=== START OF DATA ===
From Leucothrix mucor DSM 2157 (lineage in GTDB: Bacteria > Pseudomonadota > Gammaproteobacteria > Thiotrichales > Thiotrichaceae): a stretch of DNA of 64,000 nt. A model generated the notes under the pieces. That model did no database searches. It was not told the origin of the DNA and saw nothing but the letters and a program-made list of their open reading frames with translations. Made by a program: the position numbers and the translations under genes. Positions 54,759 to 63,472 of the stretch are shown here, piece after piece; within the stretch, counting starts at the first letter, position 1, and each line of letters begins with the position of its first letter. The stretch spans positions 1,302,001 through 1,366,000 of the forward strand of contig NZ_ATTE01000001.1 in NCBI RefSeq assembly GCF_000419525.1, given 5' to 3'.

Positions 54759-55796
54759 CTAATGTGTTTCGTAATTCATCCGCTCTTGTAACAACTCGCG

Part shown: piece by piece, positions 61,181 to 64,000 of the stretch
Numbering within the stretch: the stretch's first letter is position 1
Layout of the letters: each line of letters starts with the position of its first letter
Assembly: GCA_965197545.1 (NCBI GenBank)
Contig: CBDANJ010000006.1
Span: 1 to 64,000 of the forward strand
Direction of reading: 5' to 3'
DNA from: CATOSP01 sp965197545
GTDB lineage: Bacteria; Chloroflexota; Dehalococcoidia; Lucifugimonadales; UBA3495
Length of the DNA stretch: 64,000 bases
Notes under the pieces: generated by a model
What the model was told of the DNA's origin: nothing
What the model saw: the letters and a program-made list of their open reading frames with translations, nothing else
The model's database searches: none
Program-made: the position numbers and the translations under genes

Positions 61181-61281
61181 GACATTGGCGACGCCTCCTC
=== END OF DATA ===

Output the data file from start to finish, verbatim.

From Leucothrix mucor DSM 2157 (lineage in GTDB: Bacteria > Pseudomonadota > Gammaproteobacteria > Thiotrichales > Thiotrichaceae): a stretch of DNA of 64,000 nt. A model generated the notes under the pieces. That model did no database searches. It was not told the origin of the DNA and saw nothing but the letters and a program-made list of their open reading frames with translations. Made by a program: the position numbers and the translations under genes. Positions 54,759 to 63,472 of the stretch are shown here, piece after piece; within the stretch, counting starts at the first letter, position 1, and each line of letters begins with the position of its first letter. The stretch spans positions 1,302,001 through 1,366,000 of the forward strand of contig NZ_ATTE01000001.1 in NCBI RefSeq assembly GCF_000419525.1, given 5' to 3'.

Positions 54759-55796
54759 CTAATGTGTTTCGTAATTCATCCGCTCTTGTAACAACTCGCG

Part shown: piece by piece, positions 61,181 to 64,000 of the stretch
Numbering within the stretch: the stretch's first letter is position 1
Layout of the letters: each line of letters starts with the position of its first letter
Assembly: GCA_965197545.1 (NCBI GenBank)
Contig: CBDANJ010000006.1
Span: 1 to 64,000 of the forward strand
Direction of reading: 5' to 3'
DNA from: CATOSP01 sp965197545
GTDB lineage: Bacteria; Chloroflexota; Dehalococcoidia; Lucifugimonadales; UBA3495
Length of the DNA stretch: 64,000 bases
Notes under the pieces: generated by a model
What the model was told of the DNA's origin: nothing
What the model saw: the letters and a program-made list of their open reading frames with translations, nothing else
The model's database searches: none
Program-made: the position numbers and the translations under genes

Positions 61181-61281
61181 GACATTGGCGACGCCTCCTC